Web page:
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Study: many psychiatrists do not accept insurance

On behalf of Jeffrey Rabin of Jeffrey A. Rabin & Associates, Ltd. posted in SSD on Thursday, December 19, 2013.

Individuals with disabilities often have substantial care needs. One of the types of care that many individuals with developmental disabilities find helpful is care from a psychiatrist. Unfortunately, such care can have a high price tag connected to it. This point is underscored by the findings of a recent study.

The study looked at how likely psychiatrists are to accept insurance. In the study, researchers looked at data from a survey of health care professionals.

The study found that psychiatrists are far less likely to take insurance than other physicians. According to the study, in 2010, only around half of psychiatrists took insurance. Meanwhile, the percentage for other physicians was nearly 90 percent.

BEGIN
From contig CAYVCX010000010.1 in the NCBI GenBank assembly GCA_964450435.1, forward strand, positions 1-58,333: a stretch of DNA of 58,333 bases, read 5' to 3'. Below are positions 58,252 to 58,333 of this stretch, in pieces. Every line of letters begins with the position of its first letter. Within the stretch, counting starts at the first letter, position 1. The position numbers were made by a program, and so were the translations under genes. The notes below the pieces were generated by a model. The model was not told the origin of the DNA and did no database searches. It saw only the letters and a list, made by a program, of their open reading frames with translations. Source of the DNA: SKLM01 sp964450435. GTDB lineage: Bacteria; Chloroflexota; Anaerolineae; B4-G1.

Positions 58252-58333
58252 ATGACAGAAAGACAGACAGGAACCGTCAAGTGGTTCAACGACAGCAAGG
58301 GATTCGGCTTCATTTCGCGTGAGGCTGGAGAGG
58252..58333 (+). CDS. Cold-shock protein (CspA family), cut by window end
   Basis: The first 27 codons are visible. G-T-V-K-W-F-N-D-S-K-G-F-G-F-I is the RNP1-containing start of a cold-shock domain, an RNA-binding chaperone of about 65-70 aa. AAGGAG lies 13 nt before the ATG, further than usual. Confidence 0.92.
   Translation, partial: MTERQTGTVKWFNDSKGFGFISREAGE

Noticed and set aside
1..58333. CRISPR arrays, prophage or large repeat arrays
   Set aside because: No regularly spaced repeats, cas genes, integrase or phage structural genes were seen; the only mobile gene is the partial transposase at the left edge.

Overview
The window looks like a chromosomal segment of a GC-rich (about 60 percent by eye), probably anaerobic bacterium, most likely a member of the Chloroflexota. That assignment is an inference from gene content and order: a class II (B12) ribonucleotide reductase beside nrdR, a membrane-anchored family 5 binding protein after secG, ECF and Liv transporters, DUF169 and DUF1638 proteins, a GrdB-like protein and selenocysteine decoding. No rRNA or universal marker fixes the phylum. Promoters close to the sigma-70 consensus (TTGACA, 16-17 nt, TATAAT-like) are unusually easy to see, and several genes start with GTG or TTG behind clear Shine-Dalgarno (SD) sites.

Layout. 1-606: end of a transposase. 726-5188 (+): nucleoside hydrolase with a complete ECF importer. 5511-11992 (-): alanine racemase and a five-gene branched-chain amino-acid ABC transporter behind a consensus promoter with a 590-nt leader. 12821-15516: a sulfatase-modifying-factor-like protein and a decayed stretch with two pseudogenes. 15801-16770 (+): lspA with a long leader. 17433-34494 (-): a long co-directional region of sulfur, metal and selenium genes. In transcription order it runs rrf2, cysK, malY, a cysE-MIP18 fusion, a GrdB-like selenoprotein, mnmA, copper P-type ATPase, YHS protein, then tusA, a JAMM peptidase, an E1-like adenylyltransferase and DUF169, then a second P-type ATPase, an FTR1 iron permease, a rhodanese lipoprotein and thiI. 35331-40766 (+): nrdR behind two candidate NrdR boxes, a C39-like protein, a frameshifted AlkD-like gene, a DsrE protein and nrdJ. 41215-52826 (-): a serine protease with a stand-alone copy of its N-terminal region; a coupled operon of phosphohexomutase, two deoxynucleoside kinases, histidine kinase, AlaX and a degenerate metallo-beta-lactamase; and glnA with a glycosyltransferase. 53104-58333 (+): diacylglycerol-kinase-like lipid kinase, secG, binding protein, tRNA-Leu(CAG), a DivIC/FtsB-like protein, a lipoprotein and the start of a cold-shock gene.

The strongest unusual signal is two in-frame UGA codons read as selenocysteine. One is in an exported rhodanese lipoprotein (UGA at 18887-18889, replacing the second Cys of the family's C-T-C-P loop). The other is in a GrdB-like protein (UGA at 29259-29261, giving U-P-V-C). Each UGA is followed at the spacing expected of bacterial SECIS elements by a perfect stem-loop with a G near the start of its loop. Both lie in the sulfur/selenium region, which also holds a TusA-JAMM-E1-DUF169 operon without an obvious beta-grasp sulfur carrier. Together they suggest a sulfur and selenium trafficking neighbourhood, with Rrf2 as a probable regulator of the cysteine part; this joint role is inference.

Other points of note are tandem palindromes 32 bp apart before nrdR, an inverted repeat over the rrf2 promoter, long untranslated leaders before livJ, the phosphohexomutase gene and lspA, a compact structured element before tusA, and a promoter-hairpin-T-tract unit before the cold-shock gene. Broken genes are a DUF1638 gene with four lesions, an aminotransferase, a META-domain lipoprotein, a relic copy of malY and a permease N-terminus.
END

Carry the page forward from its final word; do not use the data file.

Thus, many individuals with developmental disabilities may find themselves having to pay significant out-of-pocket costs for care from a psychiatrist.

These statistics raise some questions. Why do psychiatrists have a comparatively low insurance acceptance rate? Could anything be done to change this situation? How does the low insurance acceptance rate of psychiatrists affect the ability of individuals with developmental disabilities to receive care from a psychiatrist?

As this matter underscores, individuals with disabilities can face significant costs in relation to their care needs. Dealing with such high costs can be quite difficult if a person’s disabilities prevent them from being able to hold employment. In such situations, a person may be able to find help through the Social Security Disability program or the Supplemental Security Income program. Individuals who are unable to work due to a disability, such as a developmental disability, may qualify for benefits under these programs.

Source: Disability Scoop, “Raising Access Questions, Many Psychiatrists Demand Cash,” Shaun Heasley, Dec. 17, 2013

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